It’s often said that people need to reach rock bottom before deciding to take a chance on that one thing that can change their life completely. For David Capablanca, rock bottom was realizing how much time he would spend working off his student loans.
“After a six-month grace period after college, I was working for low wages that didn’t justify the amount of student loans that I took out and an addition two to three years of work before I became a licensed architect,” he says.
“I had a master’s in architecture from one of the best schools, studying under the best architects, with a great portfolio. And hundreds of thousands of dollars in student debt.”
David eventually found a way out in stock trading. With no illusions that it’s a field where success is just handed out to people, he chose it over real estate, his second option. What followed was an arduous study schedule that saw him spend most of his days learning about trading.
“I used to be all over Facebook in college, but then all of a sudden, I completely dropped out,” he recalls. “I was like Batman because Batman disappeared for three years. It was a complete switch. I lived out of an office and spent 18 to 20 hours a day just studying.”
Besides spending every moment he could spare studying, David Capablanca knew he had to create a strategy that would make him stick with trading. He initially gave himself a timeline of 5 to 10 years to make it as a trader, but he was able to meet the goal well before that.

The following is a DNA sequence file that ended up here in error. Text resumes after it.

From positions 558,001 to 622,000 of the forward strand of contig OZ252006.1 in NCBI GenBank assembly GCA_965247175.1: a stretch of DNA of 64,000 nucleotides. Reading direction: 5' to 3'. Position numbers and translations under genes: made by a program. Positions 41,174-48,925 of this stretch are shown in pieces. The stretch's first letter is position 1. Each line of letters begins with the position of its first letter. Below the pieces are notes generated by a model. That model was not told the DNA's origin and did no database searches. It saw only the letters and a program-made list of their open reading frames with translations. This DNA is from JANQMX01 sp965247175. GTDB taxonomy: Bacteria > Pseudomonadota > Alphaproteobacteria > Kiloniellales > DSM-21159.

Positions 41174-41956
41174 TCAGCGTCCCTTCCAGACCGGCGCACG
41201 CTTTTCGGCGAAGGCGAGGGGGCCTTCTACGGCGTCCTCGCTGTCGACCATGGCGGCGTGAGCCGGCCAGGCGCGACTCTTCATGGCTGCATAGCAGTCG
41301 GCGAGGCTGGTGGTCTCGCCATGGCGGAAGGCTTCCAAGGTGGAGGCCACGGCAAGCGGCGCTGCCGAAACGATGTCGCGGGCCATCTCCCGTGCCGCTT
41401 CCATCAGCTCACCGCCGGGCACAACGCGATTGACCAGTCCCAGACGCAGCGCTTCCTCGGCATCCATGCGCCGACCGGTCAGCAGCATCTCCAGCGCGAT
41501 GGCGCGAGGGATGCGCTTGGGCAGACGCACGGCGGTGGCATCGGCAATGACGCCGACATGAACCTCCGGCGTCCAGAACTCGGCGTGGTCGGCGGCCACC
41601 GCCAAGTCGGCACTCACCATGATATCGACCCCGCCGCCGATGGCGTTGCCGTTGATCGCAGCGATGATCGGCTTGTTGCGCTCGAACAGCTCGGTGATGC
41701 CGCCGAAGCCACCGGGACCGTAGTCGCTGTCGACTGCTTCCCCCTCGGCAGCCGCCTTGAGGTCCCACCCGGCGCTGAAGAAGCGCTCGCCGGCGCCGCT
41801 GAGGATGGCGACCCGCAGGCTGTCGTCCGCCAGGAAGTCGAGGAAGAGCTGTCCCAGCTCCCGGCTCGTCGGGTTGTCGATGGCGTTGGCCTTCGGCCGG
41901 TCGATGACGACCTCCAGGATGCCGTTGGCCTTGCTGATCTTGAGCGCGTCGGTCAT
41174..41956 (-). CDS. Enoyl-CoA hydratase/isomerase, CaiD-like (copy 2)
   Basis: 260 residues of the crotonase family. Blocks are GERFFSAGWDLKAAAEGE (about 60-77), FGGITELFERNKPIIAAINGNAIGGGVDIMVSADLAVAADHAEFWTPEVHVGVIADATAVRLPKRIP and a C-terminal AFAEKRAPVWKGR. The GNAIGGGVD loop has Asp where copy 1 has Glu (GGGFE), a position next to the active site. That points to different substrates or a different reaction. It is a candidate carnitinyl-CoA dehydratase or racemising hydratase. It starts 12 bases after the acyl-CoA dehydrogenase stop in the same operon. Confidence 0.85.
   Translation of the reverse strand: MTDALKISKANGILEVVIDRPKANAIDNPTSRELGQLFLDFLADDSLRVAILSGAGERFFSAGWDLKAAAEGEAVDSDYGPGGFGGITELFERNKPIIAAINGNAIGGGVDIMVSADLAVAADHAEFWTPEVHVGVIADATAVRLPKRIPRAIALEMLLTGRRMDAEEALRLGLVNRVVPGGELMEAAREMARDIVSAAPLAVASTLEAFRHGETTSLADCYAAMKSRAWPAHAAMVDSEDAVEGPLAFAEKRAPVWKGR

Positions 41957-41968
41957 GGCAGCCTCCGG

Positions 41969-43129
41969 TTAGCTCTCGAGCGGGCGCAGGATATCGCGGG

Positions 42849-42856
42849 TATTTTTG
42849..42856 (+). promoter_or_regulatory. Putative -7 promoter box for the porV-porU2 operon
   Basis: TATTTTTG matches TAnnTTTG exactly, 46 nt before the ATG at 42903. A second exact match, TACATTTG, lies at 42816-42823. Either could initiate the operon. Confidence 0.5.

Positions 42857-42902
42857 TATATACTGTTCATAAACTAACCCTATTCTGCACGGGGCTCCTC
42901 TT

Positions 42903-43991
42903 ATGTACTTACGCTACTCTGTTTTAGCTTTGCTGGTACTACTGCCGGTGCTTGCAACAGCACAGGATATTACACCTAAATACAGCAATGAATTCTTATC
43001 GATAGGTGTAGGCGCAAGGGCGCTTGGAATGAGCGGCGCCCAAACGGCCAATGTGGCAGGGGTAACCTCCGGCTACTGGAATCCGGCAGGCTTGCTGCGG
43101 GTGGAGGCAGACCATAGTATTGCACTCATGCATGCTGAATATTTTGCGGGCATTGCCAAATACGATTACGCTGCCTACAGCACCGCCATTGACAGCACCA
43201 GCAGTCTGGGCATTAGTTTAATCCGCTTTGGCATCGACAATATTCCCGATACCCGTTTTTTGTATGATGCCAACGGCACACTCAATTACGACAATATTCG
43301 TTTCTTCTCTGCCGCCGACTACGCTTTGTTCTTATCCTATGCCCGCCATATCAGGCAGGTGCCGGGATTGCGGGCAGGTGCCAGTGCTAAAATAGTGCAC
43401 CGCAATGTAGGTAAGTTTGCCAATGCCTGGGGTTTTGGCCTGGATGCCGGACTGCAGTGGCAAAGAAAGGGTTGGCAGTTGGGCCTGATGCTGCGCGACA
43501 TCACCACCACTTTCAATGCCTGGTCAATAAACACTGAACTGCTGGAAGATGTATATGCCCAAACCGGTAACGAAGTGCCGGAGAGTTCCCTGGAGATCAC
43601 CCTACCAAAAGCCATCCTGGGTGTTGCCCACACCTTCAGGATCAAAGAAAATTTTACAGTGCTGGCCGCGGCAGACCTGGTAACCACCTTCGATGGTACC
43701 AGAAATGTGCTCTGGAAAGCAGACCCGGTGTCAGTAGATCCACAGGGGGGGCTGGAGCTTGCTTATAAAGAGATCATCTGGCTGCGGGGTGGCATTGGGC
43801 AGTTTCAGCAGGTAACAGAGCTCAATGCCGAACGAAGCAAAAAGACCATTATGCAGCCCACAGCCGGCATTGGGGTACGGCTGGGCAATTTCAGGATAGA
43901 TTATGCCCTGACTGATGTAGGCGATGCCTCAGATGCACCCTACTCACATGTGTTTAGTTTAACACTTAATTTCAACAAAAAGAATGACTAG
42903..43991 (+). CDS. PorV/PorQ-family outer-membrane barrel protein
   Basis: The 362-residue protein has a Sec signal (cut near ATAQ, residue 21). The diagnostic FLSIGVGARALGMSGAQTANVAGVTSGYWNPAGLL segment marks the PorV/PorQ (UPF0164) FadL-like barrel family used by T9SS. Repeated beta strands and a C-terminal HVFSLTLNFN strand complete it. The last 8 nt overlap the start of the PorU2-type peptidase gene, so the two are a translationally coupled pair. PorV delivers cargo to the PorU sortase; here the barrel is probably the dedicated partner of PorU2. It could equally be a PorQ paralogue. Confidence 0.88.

But he also knew that trading could get tricky and that people are prone to giving it up.
“I knew a lot of people that failed at trading. They give themselves an out,” he says. “But there was a strategy that the Greeks had called ‘burning the boats,’ and it’s what Hernan Cortes used when he came over to conquer Mexico. After meeting dissent from his crew upon landing in Mexico, he waited until they were asleep and burned the ships they came on. There was nowhere to go but forward from then on.”
His drastic approach meant that, when market conditions became just right, David Capablanca knew which sales he needed to execute and when. So he rose from the ashes of seclusion and started a career in a new challenging field with a triumph.
He hasn’t stopped since. Becoming a master trader meant learning from other masters, and he had the opportunity to do so in Puerto Rico. There, he fell in with White Diamond Research, found mentors in some of the best traders today, and expanded his knowledge about shorting stocks and identifying red flags in companies.
His experiences also gave him plenty to discuss in his podcast, The Friendly Bear. Whether it’s books about trading, reviews of trades, or interviews with some of the top traders he has access to, David Capablanca’s seeing the benefits of the risks he’s taken come in; and the future looks bright.
“In the future, I want to use my own resources and capabilities to design skyscrapers. It’s giving me the means to do two things I love, and I have the skills for both,” he says.